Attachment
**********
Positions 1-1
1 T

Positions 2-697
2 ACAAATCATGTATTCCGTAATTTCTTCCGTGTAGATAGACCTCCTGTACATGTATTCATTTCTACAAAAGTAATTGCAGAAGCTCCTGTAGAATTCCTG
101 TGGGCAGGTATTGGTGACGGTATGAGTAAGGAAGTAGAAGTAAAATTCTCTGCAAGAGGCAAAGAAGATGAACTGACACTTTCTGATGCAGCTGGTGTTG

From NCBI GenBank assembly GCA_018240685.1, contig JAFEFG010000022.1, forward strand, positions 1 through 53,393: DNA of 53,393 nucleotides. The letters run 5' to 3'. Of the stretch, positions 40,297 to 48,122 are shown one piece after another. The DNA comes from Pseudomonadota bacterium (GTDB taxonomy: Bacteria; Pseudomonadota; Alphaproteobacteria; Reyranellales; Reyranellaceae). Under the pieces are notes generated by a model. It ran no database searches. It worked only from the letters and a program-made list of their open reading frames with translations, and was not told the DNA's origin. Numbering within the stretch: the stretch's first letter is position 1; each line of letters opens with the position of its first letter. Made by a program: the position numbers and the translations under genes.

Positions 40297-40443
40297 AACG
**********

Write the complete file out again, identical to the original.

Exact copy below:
Positions 1-1
1 T

Positions 2-697
2 ACAAATCATGTATTCCGTAATTTCTTCCGTGTAGATAGACCTCCTGTACATGTATTCATTTCTACAAAAGTAATTGCAGAAGCTCCTGTAGAATTCCTG
101 TGGGCAGGTATTGGTGACGGTATGAGTAAGGAAGTAGAAGTAAAATTCTCTGCAAGAGGCAAAGAAGATGAACTGACACTTTCTGATGCAGCTGGTGTTG

From NCBI GenBank assembly GCA_018240685.1, contig JAFEFG010000022.1, forward strand, positions 1 through 53,393: DNA of 53,393 nucleotides. The letters run 5' to 3'. Of the stretch, positions 40,297 to 48,122 are shown one piece after another. The DNA comes from Pseudomonadota bacterium (GTDB taxonomy: Bacteria; Pseudomonadota; Alphaproteobacteria; Reyranellales; Reyranellaceae). Under the pieces are notes generated by a model. It ran no database searches. It worked only from the letters and a program-made list of their open reading frames with translations, and was not told the DNA's origin. Numbering within the stretch: the stretch's first letter is position 1; each line of letters opens with the position of its first letter. Made by a program: the position numbers and the translations under genes.

Positions 40297-40443
40297 AACG